Implementing a DSL

time to read 4 min | 642 words

Tim Wilde asked how I would build a DSL, given the example that I gave:

task "warn if website is not alive":
	every 3.Minutes() 
	starting now
	when WebSite("").IsAlive == false
		notify "", "server down!"

Now, I have a small confession to make, I didn't build the DSL for the post, I just thought it up and posted it. Tim has spiked a somewhat nicer implementation of the C# fluent interface, and it was about 250 lines of code, in 8 classes, 6 interfaces.

Face with that, I felt that I had no other choice than to go on and build a DSL implementation. If fact, I think that this is a good exercise of DSL building. We have started from the required syntax, and then we see how we can implement it.

I had to make two modifications to the DSL in order to make it really work, I marked them in red. One was that I wanted to implement the DSL in C#, and it has no way to write an indexed property, which I need in order to create extension properties in Boo, something that Boo completely supports. It was an interesting insight. The second was that the is operator is for reference types, not for values types, so I changed the IsAlive is false to IsAlive == false.

Most of my DSL use the Anonymous Base Class pattern. This means that you need to imagine a base class that wraps the code in this class. This is a really simple DSL, and I wanted to introduce as little complexity as possible, so we just use the basic capabilities of the language.

There are several interesting things that are going on in the DSL. For a start, we are using Boo's ability to drop parenthesizes if needed, which gives us a more "keyword" feeling. Another interesting approach is that when the last parameter of a method is a delegate, we can use just create a block and use that as a way to create the delegate.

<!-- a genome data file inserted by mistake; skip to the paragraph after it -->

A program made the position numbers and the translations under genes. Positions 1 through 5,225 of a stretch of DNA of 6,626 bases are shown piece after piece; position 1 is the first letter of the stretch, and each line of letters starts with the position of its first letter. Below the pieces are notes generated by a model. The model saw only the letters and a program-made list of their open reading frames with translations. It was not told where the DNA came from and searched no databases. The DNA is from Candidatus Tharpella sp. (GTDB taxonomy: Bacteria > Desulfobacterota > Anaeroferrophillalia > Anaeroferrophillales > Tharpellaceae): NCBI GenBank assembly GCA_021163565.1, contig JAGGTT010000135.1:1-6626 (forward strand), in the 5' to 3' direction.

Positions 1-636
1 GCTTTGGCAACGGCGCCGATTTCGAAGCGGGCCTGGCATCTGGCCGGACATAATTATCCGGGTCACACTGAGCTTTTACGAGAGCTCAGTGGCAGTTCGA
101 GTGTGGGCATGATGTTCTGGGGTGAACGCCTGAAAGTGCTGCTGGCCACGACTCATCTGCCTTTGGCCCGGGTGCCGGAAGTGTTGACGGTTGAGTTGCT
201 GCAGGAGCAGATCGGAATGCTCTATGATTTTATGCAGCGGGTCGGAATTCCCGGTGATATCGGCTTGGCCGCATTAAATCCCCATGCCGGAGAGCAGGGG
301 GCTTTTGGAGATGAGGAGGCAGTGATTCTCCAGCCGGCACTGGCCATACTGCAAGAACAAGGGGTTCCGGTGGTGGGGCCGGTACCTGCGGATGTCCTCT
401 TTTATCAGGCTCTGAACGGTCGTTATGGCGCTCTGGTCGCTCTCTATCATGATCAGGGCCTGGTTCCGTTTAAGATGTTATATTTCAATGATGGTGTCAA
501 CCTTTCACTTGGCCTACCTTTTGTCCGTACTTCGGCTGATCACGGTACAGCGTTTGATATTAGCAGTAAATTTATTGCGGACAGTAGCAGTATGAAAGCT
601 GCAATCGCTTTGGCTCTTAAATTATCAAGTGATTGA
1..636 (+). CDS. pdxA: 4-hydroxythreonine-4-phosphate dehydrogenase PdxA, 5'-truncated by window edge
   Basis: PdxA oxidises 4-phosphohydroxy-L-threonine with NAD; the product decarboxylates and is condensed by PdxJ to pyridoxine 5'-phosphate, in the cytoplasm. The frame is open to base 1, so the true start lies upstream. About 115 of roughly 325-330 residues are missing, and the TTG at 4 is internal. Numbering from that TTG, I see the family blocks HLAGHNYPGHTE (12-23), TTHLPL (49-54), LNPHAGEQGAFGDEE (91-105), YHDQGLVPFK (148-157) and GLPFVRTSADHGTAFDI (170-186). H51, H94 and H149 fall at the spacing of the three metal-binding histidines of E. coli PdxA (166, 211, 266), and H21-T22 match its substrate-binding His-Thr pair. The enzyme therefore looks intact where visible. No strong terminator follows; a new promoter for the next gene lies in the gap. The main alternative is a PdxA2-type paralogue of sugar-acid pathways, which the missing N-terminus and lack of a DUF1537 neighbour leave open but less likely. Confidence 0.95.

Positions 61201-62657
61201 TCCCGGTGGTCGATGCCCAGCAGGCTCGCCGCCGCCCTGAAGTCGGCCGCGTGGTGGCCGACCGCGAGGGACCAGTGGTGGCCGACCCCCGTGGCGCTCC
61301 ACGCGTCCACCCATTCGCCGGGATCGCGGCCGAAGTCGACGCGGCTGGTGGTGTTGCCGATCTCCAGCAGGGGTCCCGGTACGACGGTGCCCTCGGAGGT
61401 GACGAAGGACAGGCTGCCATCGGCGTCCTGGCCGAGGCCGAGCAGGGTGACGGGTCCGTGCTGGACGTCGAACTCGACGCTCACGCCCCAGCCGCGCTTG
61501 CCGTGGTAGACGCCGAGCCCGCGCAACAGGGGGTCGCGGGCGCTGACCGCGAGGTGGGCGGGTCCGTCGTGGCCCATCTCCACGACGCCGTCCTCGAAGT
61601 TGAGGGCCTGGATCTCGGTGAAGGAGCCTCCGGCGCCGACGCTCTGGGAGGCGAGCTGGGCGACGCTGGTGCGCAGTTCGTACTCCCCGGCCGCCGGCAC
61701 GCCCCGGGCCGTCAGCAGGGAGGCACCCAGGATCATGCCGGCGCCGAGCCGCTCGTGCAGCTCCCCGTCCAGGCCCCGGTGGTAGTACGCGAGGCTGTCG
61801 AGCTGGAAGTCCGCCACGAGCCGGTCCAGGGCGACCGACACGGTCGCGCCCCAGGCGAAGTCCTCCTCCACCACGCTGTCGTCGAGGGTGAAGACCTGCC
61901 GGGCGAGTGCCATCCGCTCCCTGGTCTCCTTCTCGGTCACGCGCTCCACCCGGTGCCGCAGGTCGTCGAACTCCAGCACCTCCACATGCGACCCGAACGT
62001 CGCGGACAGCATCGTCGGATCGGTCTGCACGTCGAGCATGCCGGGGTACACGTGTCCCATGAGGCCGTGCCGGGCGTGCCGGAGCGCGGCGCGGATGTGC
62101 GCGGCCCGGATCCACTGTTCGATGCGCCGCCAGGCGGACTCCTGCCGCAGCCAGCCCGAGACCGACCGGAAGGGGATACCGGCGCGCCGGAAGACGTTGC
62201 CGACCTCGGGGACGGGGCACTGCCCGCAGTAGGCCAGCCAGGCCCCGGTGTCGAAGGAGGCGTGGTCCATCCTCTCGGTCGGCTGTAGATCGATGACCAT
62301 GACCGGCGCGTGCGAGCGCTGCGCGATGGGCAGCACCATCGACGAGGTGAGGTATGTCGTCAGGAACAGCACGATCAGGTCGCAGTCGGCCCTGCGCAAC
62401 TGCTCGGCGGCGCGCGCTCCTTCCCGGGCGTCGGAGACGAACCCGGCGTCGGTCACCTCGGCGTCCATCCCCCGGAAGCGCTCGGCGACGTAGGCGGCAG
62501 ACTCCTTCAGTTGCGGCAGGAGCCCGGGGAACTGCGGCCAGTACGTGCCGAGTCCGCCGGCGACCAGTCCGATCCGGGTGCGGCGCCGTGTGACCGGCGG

So this code:

task "foo":
	print "bar"	

Is the equivalent of this C# code:

task("foo", delegate

This is how "task" and "then" keywords works.

public void task(string name, ActionDelegate taskDelegate)
	this.taskName = name;
public void then(ActionDelegate actionDelegate)
	this.action = actionDelegate;

The "when" keyword is a lot more interesting. We want to do late evaluation of the expression that we pass to the when keyword, but the language doesn't allow us to do so. This is where the real power of Boo comes into place, we simply change the language.

public static Expression when(Expression expression)
	BlockExpression right = new BlockExpression();
	right.Body.Add(new ReturnStatement(expression));
	return new BinaryExpression(
		new ReferenceExpression("condition"),

This code (which looks much better when it is in Boo, by the way) means that whenever the compiler encounters the result of this statement:

when WebSite("").IsAlive == false

Is actually this code:

condition = { return (WebSite("").IsAlive == false) }

To my knowledge, this type of transformations is not available in other languages. In fact, while I am certainly not a Ruby expert, I do not believe that this is possible in Ruby. (Let us see if this brings the mob out of the woodworks, shall we?)

For the compiler, the code that we have above will be translated to:

public class validateWebSiteUp(Rhino.DSL.Tests.SchedulingDSL.BaseScheduler):

	public override def Prepare() as void:
		self.task('warn if website is not alive', def ():
			self.condition = { return (WebSite("").IsAlive == false) }
			self.then({ self.notify('', 'server down!') })

You can get the source for the DSL here:

A sample DSL is here: